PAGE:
There is one reason I like to shoot video at least as much as I like to shoot still images. That's because the video gives my mind action to follow while a still image allows me to stop, linger and then move on. The video moves through time. The still resides in memory. 

Both skills have their value. The photo makes a direct tattoo on the memory (if it's any good) while the video entertains the mind (and the more basic emotional responses) but the story trumps the imagery. Even if the imagery is beautiful.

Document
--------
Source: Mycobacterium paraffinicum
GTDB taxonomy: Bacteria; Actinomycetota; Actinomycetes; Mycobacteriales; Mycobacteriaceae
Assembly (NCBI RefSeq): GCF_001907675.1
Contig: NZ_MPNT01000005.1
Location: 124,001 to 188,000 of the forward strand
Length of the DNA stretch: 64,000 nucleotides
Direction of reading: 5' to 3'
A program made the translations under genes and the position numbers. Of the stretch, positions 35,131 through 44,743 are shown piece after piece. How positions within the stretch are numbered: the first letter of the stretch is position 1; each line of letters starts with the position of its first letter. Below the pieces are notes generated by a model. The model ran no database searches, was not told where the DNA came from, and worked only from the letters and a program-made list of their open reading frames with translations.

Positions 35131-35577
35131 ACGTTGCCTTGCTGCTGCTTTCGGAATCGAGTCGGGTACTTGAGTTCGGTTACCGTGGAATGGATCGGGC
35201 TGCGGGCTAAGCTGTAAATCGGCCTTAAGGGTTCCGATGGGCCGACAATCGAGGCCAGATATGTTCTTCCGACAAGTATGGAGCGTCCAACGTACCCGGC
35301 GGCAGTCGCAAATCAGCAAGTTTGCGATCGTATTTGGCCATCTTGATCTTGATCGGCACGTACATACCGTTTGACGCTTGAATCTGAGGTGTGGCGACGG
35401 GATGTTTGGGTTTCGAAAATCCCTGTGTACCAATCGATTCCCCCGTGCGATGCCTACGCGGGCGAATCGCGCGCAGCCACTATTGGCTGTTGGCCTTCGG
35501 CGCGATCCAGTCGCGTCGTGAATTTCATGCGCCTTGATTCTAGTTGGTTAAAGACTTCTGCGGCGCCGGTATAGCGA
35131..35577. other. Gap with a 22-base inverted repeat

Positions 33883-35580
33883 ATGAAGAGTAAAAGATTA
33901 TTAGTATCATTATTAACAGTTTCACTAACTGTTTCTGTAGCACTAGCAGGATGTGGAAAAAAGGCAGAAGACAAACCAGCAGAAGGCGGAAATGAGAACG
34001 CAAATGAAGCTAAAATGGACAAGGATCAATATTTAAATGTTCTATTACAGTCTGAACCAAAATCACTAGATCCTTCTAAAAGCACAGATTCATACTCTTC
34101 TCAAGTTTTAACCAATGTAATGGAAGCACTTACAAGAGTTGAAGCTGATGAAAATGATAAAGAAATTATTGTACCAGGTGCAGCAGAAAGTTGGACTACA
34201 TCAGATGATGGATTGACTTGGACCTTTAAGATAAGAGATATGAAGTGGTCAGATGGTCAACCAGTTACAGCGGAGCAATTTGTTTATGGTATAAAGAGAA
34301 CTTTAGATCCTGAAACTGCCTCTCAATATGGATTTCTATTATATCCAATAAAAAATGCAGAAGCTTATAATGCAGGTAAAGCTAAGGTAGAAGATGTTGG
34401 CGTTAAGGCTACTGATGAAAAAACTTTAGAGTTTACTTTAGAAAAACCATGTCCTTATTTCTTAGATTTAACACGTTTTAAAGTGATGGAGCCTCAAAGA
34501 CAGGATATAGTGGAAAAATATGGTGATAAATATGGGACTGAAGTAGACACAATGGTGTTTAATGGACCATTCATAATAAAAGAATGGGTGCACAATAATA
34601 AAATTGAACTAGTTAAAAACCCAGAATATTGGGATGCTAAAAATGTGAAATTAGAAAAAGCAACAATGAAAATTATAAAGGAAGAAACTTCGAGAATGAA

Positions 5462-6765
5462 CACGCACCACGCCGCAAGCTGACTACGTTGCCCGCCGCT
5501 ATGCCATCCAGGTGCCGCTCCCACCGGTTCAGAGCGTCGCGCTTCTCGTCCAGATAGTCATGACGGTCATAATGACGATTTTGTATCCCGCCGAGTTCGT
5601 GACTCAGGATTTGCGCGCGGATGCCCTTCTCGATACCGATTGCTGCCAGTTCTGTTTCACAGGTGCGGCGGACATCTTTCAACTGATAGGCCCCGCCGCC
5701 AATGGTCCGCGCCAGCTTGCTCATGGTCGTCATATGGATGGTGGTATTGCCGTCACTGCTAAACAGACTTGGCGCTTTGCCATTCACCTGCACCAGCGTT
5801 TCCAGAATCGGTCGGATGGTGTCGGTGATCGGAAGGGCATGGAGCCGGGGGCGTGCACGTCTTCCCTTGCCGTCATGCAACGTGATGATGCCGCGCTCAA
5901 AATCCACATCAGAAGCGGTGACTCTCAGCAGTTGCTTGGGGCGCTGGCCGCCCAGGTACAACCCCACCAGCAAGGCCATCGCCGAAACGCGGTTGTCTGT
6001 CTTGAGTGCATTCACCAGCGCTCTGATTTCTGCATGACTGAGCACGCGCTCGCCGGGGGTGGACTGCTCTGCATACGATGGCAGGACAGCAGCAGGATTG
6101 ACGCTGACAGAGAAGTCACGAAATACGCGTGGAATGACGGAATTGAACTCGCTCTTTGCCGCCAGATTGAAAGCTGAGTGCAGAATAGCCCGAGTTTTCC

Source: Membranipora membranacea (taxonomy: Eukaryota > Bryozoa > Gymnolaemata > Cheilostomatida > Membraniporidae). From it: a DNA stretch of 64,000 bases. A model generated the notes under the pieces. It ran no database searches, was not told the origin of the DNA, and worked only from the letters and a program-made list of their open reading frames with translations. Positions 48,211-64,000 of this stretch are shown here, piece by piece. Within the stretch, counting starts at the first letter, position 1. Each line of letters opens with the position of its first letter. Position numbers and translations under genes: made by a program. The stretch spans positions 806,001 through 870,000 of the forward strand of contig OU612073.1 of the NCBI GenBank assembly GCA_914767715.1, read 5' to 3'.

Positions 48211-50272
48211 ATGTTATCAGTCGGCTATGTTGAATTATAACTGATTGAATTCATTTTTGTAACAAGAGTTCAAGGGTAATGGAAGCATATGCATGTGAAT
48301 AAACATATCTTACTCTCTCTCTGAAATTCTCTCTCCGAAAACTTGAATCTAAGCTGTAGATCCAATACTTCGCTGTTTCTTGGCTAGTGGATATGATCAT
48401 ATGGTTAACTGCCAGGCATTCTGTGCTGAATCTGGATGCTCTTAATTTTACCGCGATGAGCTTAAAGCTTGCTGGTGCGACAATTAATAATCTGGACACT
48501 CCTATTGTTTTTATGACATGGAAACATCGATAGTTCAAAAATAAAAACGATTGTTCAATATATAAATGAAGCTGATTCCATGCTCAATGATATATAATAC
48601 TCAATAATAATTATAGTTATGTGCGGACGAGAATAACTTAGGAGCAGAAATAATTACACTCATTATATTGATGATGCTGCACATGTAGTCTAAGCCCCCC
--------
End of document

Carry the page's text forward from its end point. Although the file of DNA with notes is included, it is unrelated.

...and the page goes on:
Today I tried to edit a video that had no narration or on camera speech. No words. No sounds. The client will use it at a huge, noisy trade show and the sound was deemed to be un-useful. The client requested that we just cut the whole project as a silent, stand alone piece. A series of interlinked images moving through time; selling a product or a combination of products. I don't know why but the silence paralyzed me and left me a bit bewildered. I grabbed a lively bit of music and put it under the video time line. Once I had a rhythmic beat in place I could figure out the way the video should be cut. I figure I can always throw away the music bed when I deliver the final, approved video.